John Sloan, Turning out the Light, an etching

United States of America, AD 1905

John Sloan (1871 – 1951) painter, printmaker and teacher, first took up etching as a self-taught adolescent.  Moving to New York in 1904, he became part of a group of eight artists, better known as “The Ashcan School”, who focused on creating images of urban realism. Between 1891 and 1940 Sloan produced some 300 etchings. He was also one of the first chroniclers of the American scene and wrote about printmaking and the etching technique.

This etching comes from the series of 10 prints entitled New York City Life, recording the lives of the ordinary inhabitants in less affluent areas of Manhattan. The prints had a mixed reception at the time and a number were rejected from an exhibition of the American Watercolor Society as ‘vulgar’ and ‘indecent’.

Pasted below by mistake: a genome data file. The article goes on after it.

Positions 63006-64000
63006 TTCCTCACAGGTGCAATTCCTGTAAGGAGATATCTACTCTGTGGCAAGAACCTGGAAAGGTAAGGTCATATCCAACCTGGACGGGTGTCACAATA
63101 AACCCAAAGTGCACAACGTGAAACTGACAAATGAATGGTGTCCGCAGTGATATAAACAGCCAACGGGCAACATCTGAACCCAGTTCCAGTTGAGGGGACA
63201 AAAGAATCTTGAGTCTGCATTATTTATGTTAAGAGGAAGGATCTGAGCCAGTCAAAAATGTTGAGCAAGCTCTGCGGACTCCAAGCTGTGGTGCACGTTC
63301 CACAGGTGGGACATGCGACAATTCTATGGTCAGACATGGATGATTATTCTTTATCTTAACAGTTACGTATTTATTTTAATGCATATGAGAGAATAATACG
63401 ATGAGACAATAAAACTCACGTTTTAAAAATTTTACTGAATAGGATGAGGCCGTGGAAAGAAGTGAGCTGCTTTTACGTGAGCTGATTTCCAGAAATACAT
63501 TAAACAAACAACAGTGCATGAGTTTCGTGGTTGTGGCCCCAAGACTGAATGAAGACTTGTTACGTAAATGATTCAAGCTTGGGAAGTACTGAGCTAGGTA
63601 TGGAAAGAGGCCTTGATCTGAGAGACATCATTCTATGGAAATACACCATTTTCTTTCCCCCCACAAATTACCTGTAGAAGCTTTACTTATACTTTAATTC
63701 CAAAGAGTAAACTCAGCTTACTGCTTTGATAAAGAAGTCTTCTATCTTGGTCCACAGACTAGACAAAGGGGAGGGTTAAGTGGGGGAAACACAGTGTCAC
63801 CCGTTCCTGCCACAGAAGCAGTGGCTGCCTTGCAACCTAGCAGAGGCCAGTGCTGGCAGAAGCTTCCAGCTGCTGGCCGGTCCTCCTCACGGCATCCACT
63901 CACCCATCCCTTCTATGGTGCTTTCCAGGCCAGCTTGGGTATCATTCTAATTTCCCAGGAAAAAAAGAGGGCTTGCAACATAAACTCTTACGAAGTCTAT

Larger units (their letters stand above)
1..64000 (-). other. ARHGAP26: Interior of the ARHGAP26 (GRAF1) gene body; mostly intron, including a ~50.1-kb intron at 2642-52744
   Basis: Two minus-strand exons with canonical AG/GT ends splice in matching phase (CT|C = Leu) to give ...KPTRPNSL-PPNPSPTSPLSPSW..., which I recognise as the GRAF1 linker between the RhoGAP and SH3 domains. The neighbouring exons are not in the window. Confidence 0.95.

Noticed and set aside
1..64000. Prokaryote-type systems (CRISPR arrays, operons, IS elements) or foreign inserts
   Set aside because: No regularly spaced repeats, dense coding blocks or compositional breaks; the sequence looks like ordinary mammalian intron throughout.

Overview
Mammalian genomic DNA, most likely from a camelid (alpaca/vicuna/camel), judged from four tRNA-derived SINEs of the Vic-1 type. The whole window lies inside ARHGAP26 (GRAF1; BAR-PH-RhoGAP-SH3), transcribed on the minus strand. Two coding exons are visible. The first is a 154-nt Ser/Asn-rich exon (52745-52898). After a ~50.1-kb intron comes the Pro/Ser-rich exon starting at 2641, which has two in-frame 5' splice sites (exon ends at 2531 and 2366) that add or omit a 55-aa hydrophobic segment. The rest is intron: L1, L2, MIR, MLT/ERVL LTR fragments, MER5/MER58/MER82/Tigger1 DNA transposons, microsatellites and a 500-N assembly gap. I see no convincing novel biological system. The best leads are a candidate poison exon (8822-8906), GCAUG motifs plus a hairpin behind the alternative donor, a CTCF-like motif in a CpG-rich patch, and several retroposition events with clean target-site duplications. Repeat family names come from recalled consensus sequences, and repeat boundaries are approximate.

The mood of Turning out the Light is one of anticipation and intimacy: the woman glances down at the man lying stretched out on their unmade bed, while her discarded stockings are draped over the bed frame. The intimacy is heightened by the strong contrast between the densely worked areas of cross-hatching in the deeper shadows and the unetched blank areas of the light.

P. Morse, John Sloan's Prints (London and New Haven, Yale University Press, 1969)

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Image: © Kraushaar Galleries, New York

Height: 12.5 cm
Width: 17.5 cm

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Donated by Helen Farr Sloan


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